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How does Williams present conflict in A Streetcar Named Desire?

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How does Williams present conflict in A Streetcar Named Desire? (25) Williams situates the play A Streetcar Named Desire in New Orleans - a “melting pot” of different cultures and ethnicities in a time of social transition. He utilises the conflict between Blanche and Stanley to highlight the extreme differences between their respective societies and uses the characters as devices in order to symbolise the conflict caused by the rise of a new social order. Williams conveys the extreme class differences through the contrasting attitudes of two of the protagonists, Blanche and Stanley. The DuBois family, epitomised by Blanche, represents the aristocratic society of the southern plantation owners in the 19th century whereas Stanley is classed as a “new” southerner, and works in a factory which contributed to the demise of the agricultural south that the upper class relied upon. A characteristic of the nobility at this time was the genteel facade of the people within it, something that Williams repeatedly highlights about Blanche. Throughout the play, Williams portrays Blanche hiding her insecurities behind the image of a Southern Belle, and displaying an incessant need for reassurance in order for her to feel validated. ...read more.


By using the adjective “primitive”, she subtly infers that he is unsophisticated and simple which therefore shows how she feels she is above him socially and intellectually. Her artful dig also goes unrecognised, which perhaps supports her point that she is better educated. Stanley is much more direct which becomes especially clear in Scene Two when he questions Blanche on the loss of Belle Reve and in particular the “papers” and finances, something that someone of the upper socioeconomic class may find vulgar or crass. He becomes easily frustrated with her when she doesn’t answer him frankly and says he doesn’t “want no ifs, ands, or buts! What’s all the rest of them papers?”. In addition to speaking about sensitive matters very bluntly, Williams uses poor grammar in comparison to Blanche’s and a heavy use of colloquialism. Blanche’s language is sophisticated, showing the audience that she is well educated, unlike Stanley who has a narrow range of vocabulary. The difference between the way in which they speak to each other, Blanche being subtle and refined compared to Stanley being straightforward and comfortable, shows the difference in their upbringing and thus their societies. ...read more.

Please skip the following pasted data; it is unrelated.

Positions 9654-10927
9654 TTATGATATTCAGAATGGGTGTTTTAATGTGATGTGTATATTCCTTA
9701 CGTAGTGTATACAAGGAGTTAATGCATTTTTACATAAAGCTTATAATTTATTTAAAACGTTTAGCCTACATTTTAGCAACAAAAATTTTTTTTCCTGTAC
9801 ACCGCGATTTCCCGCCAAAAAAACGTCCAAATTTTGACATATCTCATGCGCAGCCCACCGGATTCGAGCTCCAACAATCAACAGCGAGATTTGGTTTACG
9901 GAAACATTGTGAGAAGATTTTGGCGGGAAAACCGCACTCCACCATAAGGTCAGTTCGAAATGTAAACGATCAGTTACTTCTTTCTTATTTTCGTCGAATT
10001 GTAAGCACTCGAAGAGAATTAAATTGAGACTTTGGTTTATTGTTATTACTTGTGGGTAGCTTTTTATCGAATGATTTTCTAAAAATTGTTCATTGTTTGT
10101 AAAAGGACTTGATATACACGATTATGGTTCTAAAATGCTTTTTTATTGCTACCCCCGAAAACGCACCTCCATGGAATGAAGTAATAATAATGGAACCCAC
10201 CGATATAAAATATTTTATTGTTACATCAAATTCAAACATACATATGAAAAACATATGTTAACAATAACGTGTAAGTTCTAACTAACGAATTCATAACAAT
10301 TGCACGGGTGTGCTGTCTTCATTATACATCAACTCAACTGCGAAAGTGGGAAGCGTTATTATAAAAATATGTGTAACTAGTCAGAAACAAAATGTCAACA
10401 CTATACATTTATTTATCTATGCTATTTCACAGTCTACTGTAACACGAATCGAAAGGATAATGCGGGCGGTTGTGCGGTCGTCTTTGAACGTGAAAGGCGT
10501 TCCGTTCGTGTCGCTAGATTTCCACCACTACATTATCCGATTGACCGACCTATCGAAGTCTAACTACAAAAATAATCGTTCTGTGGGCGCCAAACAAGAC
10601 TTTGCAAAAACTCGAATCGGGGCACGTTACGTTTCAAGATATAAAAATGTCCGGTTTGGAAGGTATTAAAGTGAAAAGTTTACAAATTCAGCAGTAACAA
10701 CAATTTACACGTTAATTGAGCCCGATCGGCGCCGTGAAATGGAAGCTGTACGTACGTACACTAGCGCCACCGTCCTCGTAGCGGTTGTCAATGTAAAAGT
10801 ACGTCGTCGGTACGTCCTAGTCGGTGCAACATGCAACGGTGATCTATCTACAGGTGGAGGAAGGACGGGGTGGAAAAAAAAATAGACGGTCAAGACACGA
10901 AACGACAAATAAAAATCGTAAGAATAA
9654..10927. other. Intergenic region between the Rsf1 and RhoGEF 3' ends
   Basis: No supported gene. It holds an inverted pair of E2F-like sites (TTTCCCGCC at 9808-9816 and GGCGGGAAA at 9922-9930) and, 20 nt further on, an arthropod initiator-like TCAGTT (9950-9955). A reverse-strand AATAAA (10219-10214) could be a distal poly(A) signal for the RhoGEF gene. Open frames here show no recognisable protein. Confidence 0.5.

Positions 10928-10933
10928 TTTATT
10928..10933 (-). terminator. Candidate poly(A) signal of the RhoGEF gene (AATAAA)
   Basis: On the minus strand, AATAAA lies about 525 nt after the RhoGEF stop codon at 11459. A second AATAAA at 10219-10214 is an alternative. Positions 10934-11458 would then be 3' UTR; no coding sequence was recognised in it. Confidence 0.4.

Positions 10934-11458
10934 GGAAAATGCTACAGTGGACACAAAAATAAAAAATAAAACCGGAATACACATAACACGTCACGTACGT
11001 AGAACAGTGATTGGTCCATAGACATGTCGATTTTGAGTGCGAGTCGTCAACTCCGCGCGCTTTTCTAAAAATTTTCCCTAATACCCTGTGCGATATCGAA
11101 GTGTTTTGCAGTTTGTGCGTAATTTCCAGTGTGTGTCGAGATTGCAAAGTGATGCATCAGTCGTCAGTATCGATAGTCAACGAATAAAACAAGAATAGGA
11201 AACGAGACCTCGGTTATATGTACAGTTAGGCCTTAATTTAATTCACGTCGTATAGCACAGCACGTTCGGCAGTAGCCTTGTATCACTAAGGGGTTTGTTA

In Scene One, the description of Elysian Fields could represent the conflict between the upper and working class. The “white frame, weathered grey” and “faded white stairs” represents what’s happening to Blanche and the people with the same colonial background as her; they are slowly losing their supposed virtuousness. The colour “white” has connotations of purity and innocence, which perhaps could show how the South was once seen as innocent in terms of slavery, and since its abolition and people are starting to realise how horrific it was, the South is becoming tainted “grey” with guilt. The period of prosperity it once had is starting to fade and their freedom from blame goes with it. The “dim white building” shows that the purity and whiteness is fading, and it could be symbolising the already fading old American society being engulfed by the sky, that’s a “peculiar tender blue”, representing the new South. This indicates that the old southern American values are being subdued by the new American values. Alternatively, this description of the setting could be foreshadowing Blanche’s mental deterioration. Elysian Fields is a heaven for heroes in Greek mythology, and the stairs are reminiscent of a staircase leading to heaven which develops the idea that this place will lead to Blanche’s demise. ...read more.

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